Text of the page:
Stocks fell to their lows of the day on Friday on news that Chinese trade officials are cutting short their visit to the U.S.US Marketsread more
Chinese trade negotiators suddenly canceled a visit to meet U.S. farmers after they wrapped up trade talks in Washington this week.Marketsread more
For investors taking a breather from the chaos in August, buckle up as the market is about go crazy again, Goldman Sachs warned.Marketsread more
Canadian trade union Unifor said roughly 4,500 of its members have been temporarily laid off because of the GM strike so far.Autosread more
The former top aide of retired United Auto Workers Vice President Joe Ashton, a former member of the GM's board, was charged Friday with conspiracy to commit wire fraud and...Autosread more
The wearables company has reportedly retained advisers to consider exploring a sale of the business.Technologyread more
Roku shares have more than quadrupled this year, but the stock has had some rocky days of late as more players jump into streaming.Technologyread more
Walmart is the latest to pull back from the industry. Federal regulators said they will soon ban flavored e-cigarettes while some nations have outlawed the products...Health and Scienceread more
Legal experts say that California, which has pledged to sue, has a strong case that the administration's move is unlawful.Politicsread more
Solomon launched Payback Records last year as his music career was picking up.Financeread more
A group of 23 states on Friday sued to undo the Trump administration's determination that federal law bars California from setting stiff tailpipe emission standards and...Transportationread more
(Adds analyst, recasts)
July 11 (Reuters) - The Trump administration has withdrawn a rule that it had said would lower drug prices by ending the system of prescription drug after-market discounts called rebates that drugmakers pay to pharmacy benefit managers.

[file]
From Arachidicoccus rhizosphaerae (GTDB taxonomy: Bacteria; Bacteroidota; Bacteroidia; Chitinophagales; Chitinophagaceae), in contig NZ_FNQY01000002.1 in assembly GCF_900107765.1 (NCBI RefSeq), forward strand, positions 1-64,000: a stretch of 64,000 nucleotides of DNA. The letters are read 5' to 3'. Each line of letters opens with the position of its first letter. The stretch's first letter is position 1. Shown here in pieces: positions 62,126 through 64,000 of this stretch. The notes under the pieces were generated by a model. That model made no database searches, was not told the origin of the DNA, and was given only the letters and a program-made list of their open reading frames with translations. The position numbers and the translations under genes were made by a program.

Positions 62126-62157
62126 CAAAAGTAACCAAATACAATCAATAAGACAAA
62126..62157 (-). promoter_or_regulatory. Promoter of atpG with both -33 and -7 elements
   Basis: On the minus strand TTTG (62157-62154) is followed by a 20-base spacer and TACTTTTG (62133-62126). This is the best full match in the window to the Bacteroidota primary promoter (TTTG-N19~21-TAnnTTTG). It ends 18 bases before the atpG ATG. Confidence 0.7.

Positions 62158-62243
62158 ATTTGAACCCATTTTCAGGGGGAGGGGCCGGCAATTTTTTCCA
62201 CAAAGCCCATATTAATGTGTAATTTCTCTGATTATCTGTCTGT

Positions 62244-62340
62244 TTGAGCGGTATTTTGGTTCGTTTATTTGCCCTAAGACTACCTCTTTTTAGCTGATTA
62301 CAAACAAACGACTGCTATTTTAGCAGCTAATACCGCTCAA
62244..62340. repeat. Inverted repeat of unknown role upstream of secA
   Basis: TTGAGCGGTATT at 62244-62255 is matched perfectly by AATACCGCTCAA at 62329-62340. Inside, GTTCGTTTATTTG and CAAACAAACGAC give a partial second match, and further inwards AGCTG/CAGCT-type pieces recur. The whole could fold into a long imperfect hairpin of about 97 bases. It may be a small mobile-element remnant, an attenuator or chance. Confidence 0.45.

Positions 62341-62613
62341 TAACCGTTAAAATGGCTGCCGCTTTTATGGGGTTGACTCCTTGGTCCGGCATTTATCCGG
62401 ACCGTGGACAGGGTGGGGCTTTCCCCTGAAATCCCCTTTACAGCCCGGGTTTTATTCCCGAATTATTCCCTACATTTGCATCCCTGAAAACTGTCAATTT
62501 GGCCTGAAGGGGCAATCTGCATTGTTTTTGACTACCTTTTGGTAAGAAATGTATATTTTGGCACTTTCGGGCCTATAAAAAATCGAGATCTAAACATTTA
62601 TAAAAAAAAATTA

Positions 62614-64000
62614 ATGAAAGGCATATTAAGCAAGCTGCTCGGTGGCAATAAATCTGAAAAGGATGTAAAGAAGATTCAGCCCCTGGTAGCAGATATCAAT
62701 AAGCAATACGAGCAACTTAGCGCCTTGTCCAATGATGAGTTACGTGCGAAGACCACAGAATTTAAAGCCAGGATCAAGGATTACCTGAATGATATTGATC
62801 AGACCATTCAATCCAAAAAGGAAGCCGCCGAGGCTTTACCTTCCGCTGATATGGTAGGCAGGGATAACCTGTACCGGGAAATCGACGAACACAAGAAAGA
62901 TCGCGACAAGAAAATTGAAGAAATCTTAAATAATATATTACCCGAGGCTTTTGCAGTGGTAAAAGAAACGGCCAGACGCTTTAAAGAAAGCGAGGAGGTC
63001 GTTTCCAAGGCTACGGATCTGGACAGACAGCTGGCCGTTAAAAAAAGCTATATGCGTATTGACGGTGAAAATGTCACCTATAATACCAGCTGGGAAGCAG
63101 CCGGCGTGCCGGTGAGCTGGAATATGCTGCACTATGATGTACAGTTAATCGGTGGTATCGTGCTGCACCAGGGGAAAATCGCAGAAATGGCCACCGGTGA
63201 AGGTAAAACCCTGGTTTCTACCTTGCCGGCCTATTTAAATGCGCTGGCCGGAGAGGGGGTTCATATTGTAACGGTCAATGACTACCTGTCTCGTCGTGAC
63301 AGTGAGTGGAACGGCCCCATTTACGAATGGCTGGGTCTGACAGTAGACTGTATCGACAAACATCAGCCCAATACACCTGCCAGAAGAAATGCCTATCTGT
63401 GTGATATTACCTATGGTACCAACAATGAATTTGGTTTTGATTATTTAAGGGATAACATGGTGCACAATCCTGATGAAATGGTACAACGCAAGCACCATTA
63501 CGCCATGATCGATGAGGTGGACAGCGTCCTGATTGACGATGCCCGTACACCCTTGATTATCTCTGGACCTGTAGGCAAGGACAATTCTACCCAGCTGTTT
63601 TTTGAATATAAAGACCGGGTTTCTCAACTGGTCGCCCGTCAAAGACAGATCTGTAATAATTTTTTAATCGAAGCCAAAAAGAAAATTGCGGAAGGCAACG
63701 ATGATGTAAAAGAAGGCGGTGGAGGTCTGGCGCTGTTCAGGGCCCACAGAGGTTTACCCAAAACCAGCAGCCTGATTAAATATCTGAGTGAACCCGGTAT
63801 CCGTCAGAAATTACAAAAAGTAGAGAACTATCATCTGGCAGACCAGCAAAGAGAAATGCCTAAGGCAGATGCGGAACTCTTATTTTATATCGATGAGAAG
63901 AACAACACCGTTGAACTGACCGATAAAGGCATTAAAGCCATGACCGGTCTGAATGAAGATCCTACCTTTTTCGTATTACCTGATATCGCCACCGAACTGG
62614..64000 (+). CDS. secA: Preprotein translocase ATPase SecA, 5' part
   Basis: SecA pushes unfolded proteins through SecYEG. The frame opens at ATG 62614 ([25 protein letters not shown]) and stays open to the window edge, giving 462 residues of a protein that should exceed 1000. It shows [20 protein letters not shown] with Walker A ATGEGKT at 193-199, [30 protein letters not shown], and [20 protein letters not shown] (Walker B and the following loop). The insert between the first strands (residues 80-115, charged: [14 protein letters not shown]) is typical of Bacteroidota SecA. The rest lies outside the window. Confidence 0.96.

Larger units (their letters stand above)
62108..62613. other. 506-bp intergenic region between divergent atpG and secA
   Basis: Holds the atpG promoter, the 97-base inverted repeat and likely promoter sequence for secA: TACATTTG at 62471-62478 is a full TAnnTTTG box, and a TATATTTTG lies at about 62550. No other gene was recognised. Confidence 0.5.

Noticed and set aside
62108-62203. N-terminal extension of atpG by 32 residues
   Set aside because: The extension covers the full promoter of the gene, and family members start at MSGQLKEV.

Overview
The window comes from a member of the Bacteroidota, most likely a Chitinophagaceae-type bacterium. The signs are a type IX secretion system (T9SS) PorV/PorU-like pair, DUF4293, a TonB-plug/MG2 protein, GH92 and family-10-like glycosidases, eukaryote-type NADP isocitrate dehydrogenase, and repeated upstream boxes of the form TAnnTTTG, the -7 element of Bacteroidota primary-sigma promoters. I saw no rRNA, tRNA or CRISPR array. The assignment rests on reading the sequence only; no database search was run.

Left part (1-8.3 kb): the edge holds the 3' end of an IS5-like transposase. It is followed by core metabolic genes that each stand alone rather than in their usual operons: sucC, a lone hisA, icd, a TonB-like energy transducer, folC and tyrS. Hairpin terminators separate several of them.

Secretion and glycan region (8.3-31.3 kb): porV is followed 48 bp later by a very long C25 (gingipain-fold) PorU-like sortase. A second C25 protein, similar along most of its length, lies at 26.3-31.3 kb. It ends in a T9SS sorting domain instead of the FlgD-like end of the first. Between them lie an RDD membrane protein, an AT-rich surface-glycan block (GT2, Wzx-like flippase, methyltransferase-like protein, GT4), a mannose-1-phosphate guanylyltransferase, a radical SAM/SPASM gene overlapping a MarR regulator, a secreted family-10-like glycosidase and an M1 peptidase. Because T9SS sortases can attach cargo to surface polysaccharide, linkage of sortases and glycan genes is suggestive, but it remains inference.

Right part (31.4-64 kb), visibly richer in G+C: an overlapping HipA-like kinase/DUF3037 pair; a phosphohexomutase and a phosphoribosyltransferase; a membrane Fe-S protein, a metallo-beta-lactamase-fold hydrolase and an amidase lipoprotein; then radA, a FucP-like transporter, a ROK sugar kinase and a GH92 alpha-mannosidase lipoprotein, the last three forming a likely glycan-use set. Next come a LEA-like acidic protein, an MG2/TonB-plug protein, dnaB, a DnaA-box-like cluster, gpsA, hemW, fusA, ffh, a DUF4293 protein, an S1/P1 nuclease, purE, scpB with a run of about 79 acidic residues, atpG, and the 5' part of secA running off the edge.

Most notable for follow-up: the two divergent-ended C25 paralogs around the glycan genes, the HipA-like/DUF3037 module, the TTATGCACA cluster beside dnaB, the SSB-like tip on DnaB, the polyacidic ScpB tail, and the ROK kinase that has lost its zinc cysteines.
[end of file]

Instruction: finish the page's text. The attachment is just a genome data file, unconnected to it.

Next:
Shares of Cigna Corp, the largest U.S. pharmacy benefit manager, were up 13.5 percent in early Thursday trading.
The move is a setback for the administration, which first launched the idea of eliminating the "safe harbor" protections for the payments last summer as part of a drug pricing "blueprint" aimed at bringing down costs, an important election issue for President Donald Trump.
The rule would have forced healthcare companies like Cigna and CVS Corp to forgo these discounts or pass them onto Medicare patients through their health insurance plans and drug plans. The companies said that would force them to raise monthly premiums.
The rule, which was in the process of being finalized and would have gone into place next year, was estimated by the nonpartisan Congressional Budget Office to cost the government $177 billion over the next 10 years. The CBO also said that it was likely that drugmakers would not cut their prices because of the rule.
Shares of UnitedHealth Group Inc and CVS Health Corp were also up as were those of drug distributors like McKesson Corp and pharmacy Walgreens Boots Alliance Inc .
"Political momentum was building against the 2020 implementation of the CMS proposal to eliminate pharmaceutical rebates in government programs due to the perceived unintended windfall profits that might have accrued to pharmaceutical manufacturers," JP Morgan analyst Gary Taylor wrote in a research note.
Politico https://www.politico.com/story/2019/07/11/white-house-drug-rebate-rule-1405884 reported the news on Thursday and the White House confirmed the decision to Reuters.
In recent weeks, Politico and other publications reported that the White House and Health and Human Services Secretary Alex Azar disagreed over the rule.
"Based on careful analysis and thorough consideration, the President has decided to withdraw the rebate rule," White House spokesman Judd Deere said in an emailed statement.
"The Trump administration is encouraged by continuing bipartisan conversations about legislation to reduce outrageous drug costs imposed on the American people, and President Trump will consider using any and all tools to ensure that prescription drug costs will continue to decline, he said. (Reporting by Caroline Humer in New York and Ankur Banerjee in Bengaluru Editing by Saumyadeb Chakrabarty and Steve Orlofsky)